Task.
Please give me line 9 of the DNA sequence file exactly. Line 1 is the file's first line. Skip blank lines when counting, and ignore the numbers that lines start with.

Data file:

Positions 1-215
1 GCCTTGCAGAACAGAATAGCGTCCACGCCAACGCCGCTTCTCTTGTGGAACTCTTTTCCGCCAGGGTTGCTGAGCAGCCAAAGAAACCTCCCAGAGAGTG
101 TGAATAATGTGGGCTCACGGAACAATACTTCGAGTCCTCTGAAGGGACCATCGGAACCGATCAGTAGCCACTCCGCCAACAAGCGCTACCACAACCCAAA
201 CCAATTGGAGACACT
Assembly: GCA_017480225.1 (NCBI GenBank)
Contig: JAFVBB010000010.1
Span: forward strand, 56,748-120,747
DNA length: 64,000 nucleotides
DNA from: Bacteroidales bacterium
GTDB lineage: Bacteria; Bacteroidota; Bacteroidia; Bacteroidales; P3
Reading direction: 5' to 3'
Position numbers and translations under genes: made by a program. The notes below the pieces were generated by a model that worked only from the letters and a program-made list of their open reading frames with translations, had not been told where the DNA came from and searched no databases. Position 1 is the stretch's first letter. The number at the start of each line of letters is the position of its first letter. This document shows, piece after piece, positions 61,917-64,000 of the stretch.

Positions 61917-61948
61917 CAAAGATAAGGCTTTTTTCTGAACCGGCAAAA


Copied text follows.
DNA from: Bacteroidales bacterium